I have consistently praised Aurora Mendelsohn’s call for day school tuition reform. Her latest piece at The Forward presents the same cogent argument she made elsewhere at RainbowTallitBaby. The existing model is not sustainable, she states. It drives down Jewish birthrates (hence the birth control witticism). It is invasive, elitist and alienating. She is right on all counts. And then some.
However, I am slightly uncomfortable with her alternative, as steeped in Jewish tradition as it may be. What could possibly be troubling about a system advocated by the Shulchan Aruch? Well, it is also happens to be a plan advocated by Herman Cain, Newt Gingrich, Rick Perry, sorta Mitt Romney and, back in the day, Steve Forbes. It is the flat tax.
Herman Cain has his version called the 9-9-9 Plan. Newt Gingrich is endorsing an optional flat tax, which means that US taxpayers could pick a flat tax or the current system. Rick Perry wants that option too. Mitt Romney wants a “flatter” tax but who the hell knows what that means and whether Romney will stick to this position long enough for anyone to get any clarification about it.
Aurora’s plan promises to be simpler, fairer and arguably lower (why else do it otherwise?), but can it deliver? Reciting Cain’s flat tax plan with a German accent provides the answer: NEIN! NEIN! NEIN!
First, one cannot potentially lower tuition for a substantial percentage of Jewish families and expect schools to have enough money to function at a minimal level. For every dollar less one family pays, it has to be made up from somewhere by somebody. Will the cash-strapped Federation step in to fill the gap, or will another family? And will we have to add their name alongside the name of the thinker/leader/hero after which the school is already named? To address the issue of onerous tuition burdens for middle and lower income families is simple. Lower their tuition! (But I digress…)
Second, as for fairness, that would depend on the percentage that each family is going to be asked to pay. If a family is struggling to scrimp and save, borrow against their home and loot retirement savings to pony up 25 percent of their income for tuition and the Fair Sharers come along and say “Now only pay 20 percent,” the plan offers a reduction and some relief. But what’s that magic number? How much of a family’s income should be dedicated to day school tuition? And is this levy per child or per family? Would an affluent family of three earning $300,000 per year be expected to pay, say, 18% of their income to educate one child (or $54,000 per child) while a working class family of seven earning $60,000 only be asked to pay $10,800 (or $2,160 per child)? Is this fair? (Well, I would say yes but the Affluentbergs would disagree.)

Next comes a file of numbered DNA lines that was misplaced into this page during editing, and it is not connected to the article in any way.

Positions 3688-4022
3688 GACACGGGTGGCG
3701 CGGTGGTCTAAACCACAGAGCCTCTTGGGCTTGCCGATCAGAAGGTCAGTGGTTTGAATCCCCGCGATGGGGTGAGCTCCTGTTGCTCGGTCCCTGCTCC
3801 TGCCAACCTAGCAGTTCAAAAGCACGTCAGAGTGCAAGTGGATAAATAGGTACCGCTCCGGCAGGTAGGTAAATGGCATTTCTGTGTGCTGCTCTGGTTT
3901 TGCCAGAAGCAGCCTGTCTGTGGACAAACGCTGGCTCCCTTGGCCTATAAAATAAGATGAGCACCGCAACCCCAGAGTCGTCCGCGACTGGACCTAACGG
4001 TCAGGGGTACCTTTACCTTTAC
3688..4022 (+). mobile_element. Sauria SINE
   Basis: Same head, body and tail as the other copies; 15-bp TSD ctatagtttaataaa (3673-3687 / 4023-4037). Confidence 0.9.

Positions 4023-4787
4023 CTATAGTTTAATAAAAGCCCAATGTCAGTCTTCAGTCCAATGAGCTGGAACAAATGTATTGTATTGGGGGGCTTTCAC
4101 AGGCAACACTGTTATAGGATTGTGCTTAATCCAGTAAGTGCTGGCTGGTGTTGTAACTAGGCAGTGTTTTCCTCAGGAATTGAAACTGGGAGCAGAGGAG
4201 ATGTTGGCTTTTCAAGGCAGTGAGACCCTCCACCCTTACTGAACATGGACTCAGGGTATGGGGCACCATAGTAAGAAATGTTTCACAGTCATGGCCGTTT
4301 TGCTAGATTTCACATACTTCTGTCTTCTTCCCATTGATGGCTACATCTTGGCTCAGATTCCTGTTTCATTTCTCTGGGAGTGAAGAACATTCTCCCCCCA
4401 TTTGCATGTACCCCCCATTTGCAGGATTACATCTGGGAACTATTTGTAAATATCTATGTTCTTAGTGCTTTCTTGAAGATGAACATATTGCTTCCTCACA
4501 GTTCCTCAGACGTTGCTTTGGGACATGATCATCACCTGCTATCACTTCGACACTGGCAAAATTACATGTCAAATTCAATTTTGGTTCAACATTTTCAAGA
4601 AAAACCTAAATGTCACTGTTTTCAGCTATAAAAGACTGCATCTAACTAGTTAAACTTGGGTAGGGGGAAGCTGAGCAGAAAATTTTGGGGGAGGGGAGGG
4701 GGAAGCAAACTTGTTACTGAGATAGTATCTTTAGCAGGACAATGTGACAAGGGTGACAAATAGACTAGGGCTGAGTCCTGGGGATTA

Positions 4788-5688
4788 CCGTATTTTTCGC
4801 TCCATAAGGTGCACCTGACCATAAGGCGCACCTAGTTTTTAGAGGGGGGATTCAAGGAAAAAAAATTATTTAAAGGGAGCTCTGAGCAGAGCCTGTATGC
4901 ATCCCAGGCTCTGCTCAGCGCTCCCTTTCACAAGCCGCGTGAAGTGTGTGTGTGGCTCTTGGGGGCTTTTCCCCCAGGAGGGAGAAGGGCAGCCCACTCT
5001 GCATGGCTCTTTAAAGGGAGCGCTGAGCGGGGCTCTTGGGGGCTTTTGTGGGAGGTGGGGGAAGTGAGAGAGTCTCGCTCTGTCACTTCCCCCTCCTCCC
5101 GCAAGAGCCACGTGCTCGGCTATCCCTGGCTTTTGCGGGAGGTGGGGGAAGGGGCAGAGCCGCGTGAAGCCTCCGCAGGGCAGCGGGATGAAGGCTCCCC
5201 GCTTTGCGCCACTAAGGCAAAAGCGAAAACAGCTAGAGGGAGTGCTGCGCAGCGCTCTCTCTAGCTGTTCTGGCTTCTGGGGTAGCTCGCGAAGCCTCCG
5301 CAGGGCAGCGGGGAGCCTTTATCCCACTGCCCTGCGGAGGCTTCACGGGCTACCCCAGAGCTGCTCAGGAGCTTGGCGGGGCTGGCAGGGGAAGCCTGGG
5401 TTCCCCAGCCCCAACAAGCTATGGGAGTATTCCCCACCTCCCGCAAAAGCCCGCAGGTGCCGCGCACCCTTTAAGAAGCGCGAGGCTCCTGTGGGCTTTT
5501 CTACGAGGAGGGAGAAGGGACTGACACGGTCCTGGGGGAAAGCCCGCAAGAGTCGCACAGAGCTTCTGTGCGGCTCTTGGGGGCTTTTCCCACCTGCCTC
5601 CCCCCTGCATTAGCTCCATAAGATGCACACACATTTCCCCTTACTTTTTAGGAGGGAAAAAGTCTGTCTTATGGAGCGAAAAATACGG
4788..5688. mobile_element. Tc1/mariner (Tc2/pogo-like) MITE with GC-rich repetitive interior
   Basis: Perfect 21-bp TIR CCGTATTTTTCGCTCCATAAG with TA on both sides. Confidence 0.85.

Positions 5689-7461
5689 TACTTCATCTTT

Finally, would a flat tuition scheme make paying “simpler,” less invasive and less humiliating? Probably. But as I have commented elsewhere, I am dubious if individuals who employ accounting shenanigans in an attempt to shelter income from the government would behave differently in a day school setting. Perhaps I am being a bit too jaded on this point…
What we need to truly address the existing unsustainable scheme is a system that is even more progressive and less regressive. Tithing hurts the vulnerable. That’s why Devarim 26:12 states the vulnerable should receive tithes, not pay them. Also, Jews who did not grow food or raise animals did not tithe. (See VaYikra 27:30.) Perhaps this biblical exemption might be extended to those individuals in the community today who also do not work in tithe-able professions… like Jewish educators! (This exemption might actually attract more talent to the profession and keep experienced teachers within the system for longer…)
I think Aurora’s piece is a great opening for discussion on this topic. I think we would all agree that we need more kids in Jewish day schools and more Jewish day schools…
We need a critical mass of educated Jews who can be the folks who pitch in and crowdsource Judaism into the next century, but we cannot achieve this absolutely essential critical mass while pushing a large portion of the next two generations to the brink of financial implosion to make this community priority a reality.